Prime Minister Vladimir Putin's comparison of the coalition bombing of Libya to medieval crusades has been reasonably criticized as the latest example of a confused Russian opportunism. It seems rather cynical to bash a coalition that has been so careful to present the right kind of image, even though its primary purpose is protecting a population from a dictator. It is also disingenuous given that the Kremlin gave implicit support for the bombing of Libya through its abstention as a permanent member of the United Nations Security Council.
The critics of Putin's comment might be operating from the moral high ground, but they are also missing the point. Putin did not criticize the West because he wishes to side with Libyan leader Moammar Gadhafi or even because he finds it amusing to annoy the United States. Instead, his comments reflect an evolving pragmatism in foreign policy based on economic self-interest.
After two decades of trying to define itself with regard to the West, Russia is finding a role for itself on the international stage. One of the main difficulties that Russia has faced since the Soviet collapse is that the country has been at the bottom of several peer groups simultaneously. It has been the defeated superpower, the slow-growth member of BRIC, the odd man out in the Group of Eight and the black sheep of Europe. Consequently, whenever Russia has attempted to define itself as any of the above areas, it has been perceived as a laggard at best and a failure at worst.
The foreign policy that has emerged in recent years attempts to avoid boxing in Russia to any particular classification. A combination of improved economics, a period of relative stability at home and the epiphany in 2008 that much of the Western model wasn't sustainable in the West — and all the more so in Russia — seems to have generated a new strategy both domestically and abroad. There are several components to this strategy.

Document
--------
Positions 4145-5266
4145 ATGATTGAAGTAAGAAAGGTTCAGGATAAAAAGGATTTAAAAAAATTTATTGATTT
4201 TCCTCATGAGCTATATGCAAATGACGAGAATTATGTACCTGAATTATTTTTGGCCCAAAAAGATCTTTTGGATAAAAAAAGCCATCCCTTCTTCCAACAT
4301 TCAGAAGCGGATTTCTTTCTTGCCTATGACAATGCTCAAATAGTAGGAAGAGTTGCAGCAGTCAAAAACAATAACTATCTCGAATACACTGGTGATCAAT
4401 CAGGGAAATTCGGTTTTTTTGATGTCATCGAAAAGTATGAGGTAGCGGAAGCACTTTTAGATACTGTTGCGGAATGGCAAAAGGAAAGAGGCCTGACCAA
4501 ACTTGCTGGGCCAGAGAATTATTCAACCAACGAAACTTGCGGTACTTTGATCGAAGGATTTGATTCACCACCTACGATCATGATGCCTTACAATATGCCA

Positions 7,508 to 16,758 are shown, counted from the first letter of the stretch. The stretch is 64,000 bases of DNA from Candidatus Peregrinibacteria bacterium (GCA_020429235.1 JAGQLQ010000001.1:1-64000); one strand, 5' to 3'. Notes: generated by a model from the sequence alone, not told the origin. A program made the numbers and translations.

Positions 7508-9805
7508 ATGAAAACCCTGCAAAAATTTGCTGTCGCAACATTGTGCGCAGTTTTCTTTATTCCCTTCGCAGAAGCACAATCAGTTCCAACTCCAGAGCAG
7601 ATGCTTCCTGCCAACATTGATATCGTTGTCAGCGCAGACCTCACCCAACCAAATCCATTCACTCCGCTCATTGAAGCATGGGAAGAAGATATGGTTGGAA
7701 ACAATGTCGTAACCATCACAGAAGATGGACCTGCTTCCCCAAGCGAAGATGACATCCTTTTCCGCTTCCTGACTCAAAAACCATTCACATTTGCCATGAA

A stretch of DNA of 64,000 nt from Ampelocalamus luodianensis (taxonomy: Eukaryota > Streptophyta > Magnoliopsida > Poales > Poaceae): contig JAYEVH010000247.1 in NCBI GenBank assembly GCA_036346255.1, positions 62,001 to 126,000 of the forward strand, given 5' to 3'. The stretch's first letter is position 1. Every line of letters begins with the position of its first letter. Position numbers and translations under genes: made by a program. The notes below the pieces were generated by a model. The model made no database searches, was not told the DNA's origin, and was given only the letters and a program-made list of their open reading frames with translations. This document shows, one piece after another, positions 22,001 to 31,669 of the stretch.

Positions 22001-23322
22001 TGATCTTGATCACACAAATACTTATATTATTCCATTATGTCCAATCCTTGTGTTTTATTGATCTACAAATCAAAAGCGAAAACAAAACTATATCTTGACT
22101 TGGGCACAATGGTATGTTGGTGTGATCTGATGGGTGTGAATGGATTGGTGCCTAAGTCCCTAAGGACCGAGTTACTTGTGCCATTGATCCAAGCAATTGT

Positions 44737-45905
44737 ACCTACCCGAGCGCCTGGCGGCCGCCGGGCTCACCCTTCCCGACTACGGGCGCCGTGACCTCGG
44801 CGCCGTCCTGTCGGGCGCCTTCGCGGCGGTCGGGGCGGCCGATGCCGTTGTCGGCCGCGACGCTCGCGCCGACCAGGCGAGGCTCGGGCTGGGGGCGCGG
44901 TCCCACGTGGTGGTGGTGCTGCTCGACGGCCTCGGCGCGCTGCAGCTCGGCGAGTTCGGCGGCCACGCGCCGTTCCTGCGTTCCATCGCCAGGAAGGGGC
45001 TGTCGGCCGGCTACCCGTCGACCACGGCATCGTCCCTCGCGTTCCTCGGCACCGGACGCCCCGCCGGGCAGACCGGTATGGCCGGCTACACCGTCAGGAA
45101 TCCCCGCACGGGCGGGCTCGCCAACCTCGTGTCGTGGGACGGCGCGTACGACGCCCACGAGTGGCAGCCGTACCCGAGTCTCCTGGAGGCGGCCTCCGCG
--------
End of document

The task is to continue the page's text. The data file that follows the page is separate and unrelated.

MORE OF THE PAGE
The first component is a golden rule: Make no enemies — or at least as few as possible. Russia is building relationships across a wide spectrum. The improvements in relations with the United States and Europe have tended to attract most of the headlines. Treaties on nuclear weapons reductions, better cooperation with the West on Iran, progress on World Trade Organization negotiations, steady gas supply into Europe and the less-confrontational abstention vote in the UN all reflect significant improvements in relations between the West and Russia.
The growing ties with the emerging world have been just as significant. Russia is developing ties across Asia, Africa, South America and the Middle East. Yekaterinburg hosted the first BRIC conference last year. For the first time, the emerging countries are providing a significant proportion of new capital being invested into Russia.
Equally important, Russia's national champions are being encouraged to step out onto the international stage — particularly into India, Venezuela, Brazil, the Persian Gulf states, across sub-Saharan Africa and, most notably, in China.
In 2010, China became a larger trade partner for Russia than Germany, and that was before the first oil pipeline from East Siberia was officially opened on Jan. 1 this year. Compare that with trade with the United States, which now accounts for less than 4 percent of Russia's trade turnover. Asia and the Persian Gulf determine the price of Russia's major exports. The West is no longer viewed as a reliable source of long-term financing. The 2008 crisis emphasized the need for as diverse a range of investment and finance as possible.
Competing on efficiency and price competitiveness according to Western rules and institutions is not Russia's strong suit. But once politics and economics are employed together, Russia's position becomes much improved. Russia is happy mixing international trade agreements with politics, just as it has mixed together politics and business domestically. This approach may not be particularly welcome in the United States or Britain, but it is more consistent with the approach to business in much of the rest of the world where the delineation between the state and the private economy is less defined.
It is against this backdrop that Putin's unhelpful comments should be taken. Russia never got very far by defining itself as either pro- or anti-Western. It is now attempting to be more pragmatic. It may look cynical in London or Washington, but it might reflect the recognition in Moscow that the world has changed.
Roland Nash is chief investment strategist at Verno Capital.
First published in the Moscow Times.
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